Queen’s develops new environmentally friendly MOF production method
These revolutionary nanomaterials have the potential to transform hazardous gas storage, natural gas vehicles and drug delivery and have the highest surface-area of any known substance.
A sugar-lump sized piece of MOF material can have the same surface area as a football pitch.
Until now MOF manufacturing techniques have been limited as they are costly, slow and require large quantities of solvents, which can be toxic and harmful to the environment.
Now, Professor Stuart James in Queen’s School of Chemistry and Chemical Engineering has patented a novel technique for the synthesis of MOFs, allowing affordable, large-scale deployment of these ground-breaking materials for the first time.
Professor James said: "Because of their extremely large surface-areas and the flexibility with which their properties can be varied, MOFs can be used as sponges, to soak up and store gases, or as filters to separate and capture specific gases and chemicals. For example, they can be used to greatly increase the storage capacity of gas tanks.
"Now, for the first time, our patented technology allows the synthesis of MOFs without using any solvents, even water, and on greatly reduced timescales, by making use of mechanochemistry.
“By simply grinding together two cheap precursors in a basic milling machine, the MOF material is produced in a matter of minutes, in a powder form, ready for applications without further treatment, and without generating solvent waste.”
Granting of the patent has enabled the formation of a new company called MOF Technologies from Queen’s spin-out arm QUBIS. Seed funding has been provided by both QUBIS and NetScientific, which specialises in commercialising technologies developed within university laboratories.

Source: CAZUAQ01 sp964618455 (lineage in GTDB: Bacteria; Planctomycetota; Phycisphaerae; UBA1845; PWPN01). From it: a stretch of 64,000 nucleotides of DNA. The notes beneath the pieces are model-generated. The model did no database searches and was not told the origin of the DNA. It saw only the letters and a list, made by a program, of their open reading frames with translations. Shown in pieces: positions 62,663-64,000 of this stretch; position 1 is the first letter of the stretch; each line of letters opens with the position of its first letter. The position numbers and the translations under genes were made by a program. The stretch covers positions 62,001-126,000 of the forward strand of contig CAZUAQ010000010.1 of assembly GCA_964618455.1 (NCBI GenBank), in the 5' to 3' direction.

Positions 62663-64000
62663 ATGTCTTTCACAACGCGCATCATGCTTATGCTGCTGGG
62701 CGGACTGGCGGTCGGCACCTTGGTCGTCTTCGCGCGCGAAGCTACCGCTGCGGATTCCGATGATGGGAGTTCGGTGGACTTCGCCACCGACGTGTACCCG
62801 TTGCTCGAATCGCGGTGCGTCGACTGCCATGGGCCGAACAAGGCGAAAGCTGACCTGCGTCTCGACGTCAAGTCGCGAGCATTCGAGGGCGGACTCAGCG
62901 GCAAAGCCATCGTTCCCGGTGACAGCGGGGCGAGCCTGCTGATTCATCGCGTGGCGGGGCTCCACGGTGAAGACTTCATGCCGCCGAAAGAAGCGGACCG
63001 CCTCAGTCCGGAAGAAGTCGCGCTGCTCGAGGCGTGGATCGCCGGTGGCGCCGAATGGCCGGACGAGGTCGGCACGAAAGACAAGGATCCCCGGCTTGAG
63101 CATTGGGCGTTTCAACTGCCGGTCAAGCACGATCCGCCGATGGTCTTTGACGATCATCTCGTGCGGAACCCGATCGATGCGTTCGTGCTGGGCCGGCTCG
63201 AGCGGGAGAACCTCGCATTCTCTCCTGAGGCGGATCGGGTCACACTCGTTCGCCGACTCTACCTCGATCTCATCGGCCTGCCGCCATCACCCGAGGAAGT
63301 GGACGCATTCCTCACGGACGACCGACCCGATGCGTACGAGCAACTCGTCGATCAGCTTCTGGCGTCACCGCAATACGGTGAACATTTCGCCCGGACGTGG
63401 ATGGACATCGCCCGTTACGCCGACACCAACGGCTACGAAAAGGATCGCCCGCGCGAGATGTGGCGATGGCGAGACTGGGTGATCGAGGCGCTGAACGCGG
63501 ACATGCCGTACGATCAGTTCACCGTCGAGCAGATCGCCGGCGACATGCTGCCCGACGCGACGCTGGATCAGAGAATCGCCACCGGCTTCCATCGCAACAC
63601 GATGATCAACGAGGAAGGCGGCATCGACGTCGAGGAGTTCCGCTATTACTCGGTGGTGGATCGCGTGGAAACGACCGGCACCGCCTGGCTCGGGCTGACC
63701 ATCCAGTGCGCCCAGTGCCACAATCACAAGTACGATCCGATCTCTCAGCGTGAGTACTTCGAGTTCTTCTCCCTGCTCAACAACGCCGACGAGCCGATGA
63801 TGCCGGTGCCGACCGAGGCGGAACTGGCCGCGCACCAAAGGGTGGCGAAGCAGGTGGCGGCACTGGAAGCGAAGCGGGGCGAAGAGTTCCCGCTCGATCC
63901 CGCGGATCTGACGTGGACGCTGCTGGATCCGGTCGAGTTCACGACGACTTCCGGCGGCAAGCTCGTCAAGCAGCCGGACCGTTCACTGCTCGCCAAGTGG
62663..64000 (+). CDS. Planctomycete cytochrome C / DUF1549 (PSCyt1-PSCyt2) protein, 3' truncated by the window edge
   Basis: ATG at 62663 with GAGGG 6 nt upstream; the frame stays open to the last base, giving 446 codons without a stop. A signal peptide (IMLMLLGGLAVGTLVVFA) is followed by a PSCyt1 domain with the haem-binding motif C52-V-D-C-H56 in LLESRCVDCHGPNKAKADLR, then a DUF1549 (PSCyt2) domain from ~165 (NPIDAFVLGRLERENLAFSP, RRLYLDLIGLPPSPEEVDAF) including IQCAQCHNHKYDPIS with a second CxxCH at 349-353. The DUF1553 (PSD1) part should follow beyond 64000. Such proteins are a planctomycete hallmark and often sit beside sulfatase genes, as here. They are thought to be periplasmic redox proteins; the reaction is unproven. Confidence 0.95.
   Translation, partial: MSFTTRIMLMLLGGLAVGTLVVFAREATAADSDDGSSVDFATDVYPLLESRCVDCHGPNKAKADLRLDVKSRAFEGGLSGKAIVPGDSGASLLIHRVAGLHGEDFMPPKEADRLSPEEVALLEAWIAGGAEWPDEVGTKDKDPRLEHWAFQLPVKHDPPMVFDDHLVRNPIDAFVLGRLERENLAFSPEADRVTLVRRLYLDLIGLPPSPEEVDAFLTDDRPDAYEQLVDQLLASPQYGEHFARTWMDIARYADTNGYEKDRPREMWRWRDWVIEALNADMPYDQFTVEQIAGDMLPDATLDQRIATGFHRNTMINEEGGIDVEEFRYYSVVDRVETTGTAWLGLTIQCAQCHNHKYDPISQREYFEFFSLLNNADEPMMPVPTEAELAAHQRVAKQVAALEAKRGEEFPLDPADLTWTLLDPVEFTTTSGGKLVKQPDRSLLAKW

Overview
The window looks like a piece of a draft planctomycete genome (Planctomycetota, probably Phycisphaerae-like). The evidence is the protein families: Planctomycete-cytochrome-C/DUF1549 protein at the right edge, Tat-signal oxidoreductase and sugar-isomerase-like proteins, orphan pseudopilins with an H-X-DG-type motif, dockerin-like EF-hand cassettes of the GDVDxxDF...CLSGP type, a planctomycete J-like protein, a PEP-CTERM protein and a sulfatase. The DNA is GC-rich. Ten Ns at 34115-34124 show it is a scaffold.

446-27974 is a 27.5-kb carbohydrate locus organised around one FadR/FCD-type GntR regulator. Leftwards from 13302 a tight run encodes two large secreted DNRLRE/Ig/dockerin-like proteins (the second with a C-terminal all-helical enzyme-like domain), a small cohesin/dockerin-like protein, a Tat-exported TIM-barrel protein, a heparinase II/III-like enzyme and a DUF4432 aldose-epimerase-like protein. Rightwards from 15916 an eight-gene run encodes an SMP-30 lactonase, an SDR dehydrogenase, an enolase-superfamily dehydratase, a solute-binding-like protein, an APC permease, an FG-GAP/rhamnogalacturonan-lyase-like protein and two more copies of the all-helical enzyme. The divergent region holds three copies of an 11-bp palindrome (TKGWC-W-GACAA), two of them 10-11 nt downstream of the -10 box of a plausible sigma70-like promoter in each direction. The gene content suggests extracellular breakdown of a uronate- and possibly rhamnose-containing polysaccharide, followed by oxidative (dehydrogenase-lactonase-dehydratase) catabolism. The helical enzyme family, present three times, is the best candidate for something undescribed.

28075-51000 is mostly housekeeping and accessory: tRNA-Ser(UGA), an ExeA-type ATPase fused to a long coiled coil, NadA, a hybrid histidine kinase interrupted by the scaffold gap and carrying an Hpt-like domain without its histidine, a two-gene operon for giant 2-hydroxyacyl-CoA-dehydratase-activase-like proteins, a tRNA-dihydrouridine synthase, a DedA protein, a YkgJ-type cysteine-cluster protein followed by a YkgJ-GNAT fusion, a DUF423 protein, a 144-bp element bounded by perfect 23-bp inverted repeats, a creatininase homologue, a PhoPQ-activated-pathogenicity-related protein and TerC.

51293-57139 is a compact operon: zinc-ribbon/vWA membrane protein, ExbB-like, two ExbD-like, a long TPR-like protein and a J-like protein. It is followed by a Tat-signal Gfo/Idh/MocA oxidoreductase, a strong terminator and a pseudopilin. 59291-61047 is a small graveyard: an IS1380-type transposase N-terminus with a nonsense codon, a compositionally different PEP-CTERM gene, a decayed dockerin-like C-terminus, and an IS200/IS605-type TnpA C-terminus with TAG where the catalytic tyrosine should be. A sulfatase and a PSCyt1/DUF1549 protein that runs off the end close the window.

CEO of MOF Technologies, Tom Robinson added: “The potential for this technology is huge. Industry has known for some time about the incredible properties of MOFs and hundreds of millions of dollars are being spent on their development in research labs around the world. We can now manufacture these materials in a scalable and environmentally-friendly way, unlocking their potential to transform the transport, gas storage and medical industries in the years to come.”
One of the first areas expected to benefit from the technology is the production of natural gas vehicles (NGVs).
Becoming increasingly popular due to a number of key advantages over conventional, gasoline-fueled vehicles (natural gas is currently half the price of petrol per mile travelled), NGVs still have issues around storage and refueling. Typically, natural gas is stored at very high pressures - up to 300 atmospheres - meaning heavy, cylindrical steel storage tanks are required. These must be filled at special refueling stations using large, expensive and power-hungry compressors.
Explaining how MOFs can provide a solution to this issue, Professor James said: “By enabling higher storage capacities at much lower pressures, storage tanks don’t need to be as strong, so they can be much lighter and may even be shaped to fit the free space available. The lower storage pressure also means that new, costly refueling infrastructure such as specialized filling stations is no longer required and opens up the possibility of refueling vehicles in the home, from domestic gas supplies. The same gas supplies that power our central heating and gas ovens.”
MOF Technologies is also hoping to exploit opportunities in global carbon capture, hazardous gas storage, natural gas processing and hydrocarbon separations.
Frank Bryan, interim CEO of QUBIS added: “QUBIS was delighted to partner with NetScientific in the creation of our latest Queen’s University spin-out. QUBIS exists to support acclaimed Queen’s academics, like Professor James, in commercialising their cutting edge research and we are confident this will be the latest in a long line of successes.”
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